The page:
Elegant Solutions from a Woodworker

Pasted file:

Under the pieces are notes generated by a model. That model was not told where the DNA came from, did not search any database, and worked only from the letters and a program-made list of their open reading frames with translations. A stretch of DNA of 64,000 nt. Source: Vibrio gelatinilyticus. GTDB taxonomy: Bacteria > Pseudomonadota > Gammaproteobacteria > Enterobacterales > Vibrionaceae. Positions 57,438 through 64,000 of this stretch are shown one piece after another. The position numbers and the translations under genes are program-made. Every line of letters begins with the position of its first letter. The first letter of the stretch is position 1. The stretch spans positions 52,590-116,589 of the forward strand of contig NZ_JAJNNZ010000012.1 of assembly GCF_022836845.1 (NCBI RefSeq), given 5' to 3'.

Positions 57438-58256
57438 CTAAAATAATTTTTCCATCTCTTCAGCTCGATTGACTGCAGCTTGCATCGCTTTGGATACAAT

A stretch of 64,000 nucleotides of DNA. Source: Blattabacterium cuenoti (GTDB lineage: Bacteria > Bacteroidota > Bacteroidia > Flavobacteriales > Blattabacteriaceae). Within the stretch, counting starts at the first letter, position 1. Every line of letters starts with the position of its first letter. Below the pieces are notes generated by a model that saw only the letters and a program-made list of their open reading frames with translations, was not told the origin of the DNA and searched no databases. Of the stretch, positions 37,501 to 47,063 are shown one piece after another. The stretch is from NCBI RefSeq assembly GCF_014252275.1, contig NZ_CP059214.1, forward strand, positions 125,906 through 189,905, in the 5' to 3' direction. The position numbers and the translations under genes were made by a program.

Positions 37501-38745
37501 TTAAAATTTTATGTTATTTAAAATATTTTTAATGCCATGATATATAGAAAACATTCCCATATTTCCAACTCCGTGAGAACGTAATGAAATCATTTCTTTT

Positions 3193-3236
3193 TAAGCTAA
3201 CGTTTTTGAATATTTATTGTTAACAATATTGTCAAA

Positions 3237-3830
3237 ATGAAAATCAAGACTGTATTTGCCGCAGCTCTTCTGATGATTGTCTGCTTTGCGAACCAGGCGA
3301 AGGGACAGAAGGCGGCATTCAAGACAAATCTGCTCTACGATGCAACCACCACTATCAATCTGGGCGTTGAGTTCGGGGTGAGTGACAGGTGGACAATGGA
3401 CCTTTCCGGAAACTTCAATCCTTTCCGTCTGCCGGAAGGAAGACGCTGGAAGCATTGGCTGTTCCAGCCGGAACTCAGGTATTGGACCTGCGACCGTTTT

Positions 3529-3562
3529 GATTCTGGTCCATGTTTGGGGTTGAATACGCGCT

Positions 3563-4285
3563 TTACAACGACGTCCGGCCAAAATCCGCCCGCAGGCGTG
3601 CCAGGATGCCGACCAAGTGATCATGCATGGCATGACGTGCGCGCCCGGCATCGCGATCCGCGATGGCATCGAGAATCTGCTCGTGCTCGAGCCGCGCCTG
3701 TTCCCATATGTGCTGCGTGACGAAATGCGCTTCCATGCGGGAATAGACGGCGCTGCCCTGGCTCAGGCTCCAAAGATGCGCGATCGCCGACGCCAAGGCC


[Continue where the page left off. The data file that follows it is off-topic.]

I have come to believe, over the years, there is an elegant solution to most problems.  It just doesn’t always present itself when I would like. Cabinet making, like a lot of crafts, is largely a matter of solving problems.  Coming up with solutions to issues that present themselves with in the process of design, production, and implementation of my work. It is natural to be impatient about wanting a solution right away.  Often, in dealings with people I am working with, I am expected to know the answers to the problems related to my craft. Sometimes I can draw on experience, or offer up some advice based on past situations.  But sometimes the answer is just not conveniently available. Now a days, I tend to trust that there is an answer out there somewhere, an elegant solution, and if I am patient, maybe, just let it rest a bit, or forget about it a while, It will, appear.  Sometimes the solution comes from my customers. We can be bouncing ideas off each other and they may see something I can’t. I like that. It reminds me I can get stuck in my ways of looking at things. Sometimes the answer does not present itself and I have to proceed with the work.  I have been in this situation many times. When I know there is a better way to proceed, but I have to press on. Elegant solutions do not always present themselves. They are like deer in the woods. You see them and enjoy the sight, but you can’t, short of going to a zoo, demand a deer appear at will.  You can, however, put yourself in the position to enhance the chances. Elegant solutions are like that. You can’t always bring one up at will, but if you put yourself in a mindset of availability, and if you have a little faith that the universe want’s the elegant solution as much as you do, than the chances improve.  I have gone around problems and solutions enough that I know an elegant solution when I see one. That is what makes it an elegant solution. It solves the problem gracefully, not forcefully, or expensively, or exhaustingly. It pulls elements together and, when implemented, makes the work look seamless, or intentional, or invisible.  Often problems that stump me, and force me to take my contemplations to a higher level, end up resulting in a surprisingly nice feature of the work. I love the creative process. I love it when I have to struggle, and wait, and walk away, and turn it over, and in a timely manner the perfect solution presents itself. Those are the times when I believe there are mentors in the atmosphere.  Guides and teachers that want a beautiful thing to come about. Even if the beautiful thing is a crafty solution to a problem that no one will ever notice. The natural world is nothing if it is not a testimony to the elegant solution. So I choose to see it as a natural process of craftsmanship to trust in the availability of answers that are not constricted to the boundaries of my experiences.       

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